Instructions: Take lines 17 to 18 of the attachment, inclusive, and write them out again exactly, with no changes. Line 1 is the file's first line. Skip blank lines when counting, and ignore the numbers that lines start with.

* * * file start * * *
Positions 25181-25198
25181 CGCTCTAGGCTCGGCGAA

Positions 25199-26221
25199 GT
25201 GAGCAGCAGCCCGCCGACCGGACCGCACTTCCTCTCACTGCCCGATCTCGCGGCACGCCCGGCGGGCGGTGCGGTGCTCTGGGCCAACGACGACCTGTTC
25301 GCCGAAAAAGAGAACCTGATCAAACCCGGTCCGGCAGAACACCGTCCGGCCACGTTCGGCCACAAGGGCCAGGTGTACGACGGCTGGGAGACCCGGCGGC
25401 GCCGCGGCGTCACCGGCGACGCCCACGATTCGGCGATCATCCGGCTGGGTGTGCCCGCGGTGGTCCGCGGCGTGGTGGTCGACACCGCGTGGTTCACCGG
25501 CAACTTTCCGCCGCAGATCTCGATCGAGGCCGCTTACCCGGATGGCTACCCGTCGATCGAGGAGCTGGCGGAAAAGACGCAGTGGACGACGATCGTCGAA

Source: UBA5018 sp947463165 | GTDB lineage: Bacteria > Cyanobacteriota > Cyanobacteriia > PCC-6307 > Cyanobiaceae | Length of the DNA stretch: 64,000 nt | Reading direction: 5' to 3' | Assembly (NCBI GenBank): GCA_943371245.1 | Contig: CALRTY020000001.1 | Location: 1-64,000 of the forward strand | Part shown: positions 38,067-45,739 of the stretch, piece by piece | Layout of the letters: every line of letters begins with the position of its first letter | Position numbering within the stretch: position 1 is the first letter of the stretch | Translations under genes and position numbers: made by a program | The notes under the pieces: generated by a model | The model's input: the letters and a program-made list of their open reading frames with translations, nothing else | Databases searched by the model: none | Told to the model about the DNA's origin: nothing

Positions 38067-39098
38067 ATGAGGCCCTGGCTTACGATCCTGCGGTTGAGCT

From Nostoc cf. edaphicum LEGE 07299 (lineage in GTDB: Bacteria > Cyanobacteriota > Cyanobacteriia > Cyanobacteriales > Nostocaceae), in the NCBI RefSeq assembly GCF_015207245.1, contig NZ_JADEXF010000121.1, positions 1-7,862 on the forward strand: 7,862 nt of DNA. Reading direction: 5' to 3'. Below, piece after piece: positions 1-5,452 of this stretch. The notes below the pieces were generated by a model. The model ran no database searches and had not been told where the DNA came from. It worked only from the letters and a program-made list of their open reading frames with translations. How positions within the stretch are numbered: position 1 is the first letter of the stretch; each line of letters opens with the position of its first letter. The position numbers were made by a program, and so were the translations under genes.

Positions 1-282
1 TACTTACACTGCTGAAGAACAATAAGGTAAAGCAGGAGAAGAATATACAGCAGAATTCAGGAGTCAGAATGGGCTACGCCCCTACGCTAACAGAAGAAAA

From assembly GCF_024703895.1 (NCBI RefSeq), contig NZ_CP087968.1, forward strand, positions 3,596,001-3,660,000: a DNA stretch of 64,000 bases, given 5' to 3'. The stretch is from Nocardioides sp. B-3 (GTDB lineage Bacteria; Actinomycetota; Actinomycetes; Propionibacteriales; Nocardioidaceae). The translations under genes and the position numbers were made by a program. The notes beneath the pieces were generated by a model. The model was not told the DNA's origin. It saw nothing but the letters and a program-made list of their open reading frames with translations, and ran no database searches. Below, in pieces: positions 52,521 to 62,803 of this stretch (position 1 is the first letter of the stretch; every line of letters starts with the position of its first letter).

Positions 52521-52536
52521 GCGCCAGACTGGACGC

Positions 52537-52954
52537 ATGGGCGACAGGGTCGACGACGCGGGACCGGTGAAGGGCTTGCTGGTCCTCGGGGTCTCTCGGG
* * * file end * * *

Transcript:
52521 GCGCCAGACTGGACGC

Positions 52537-52954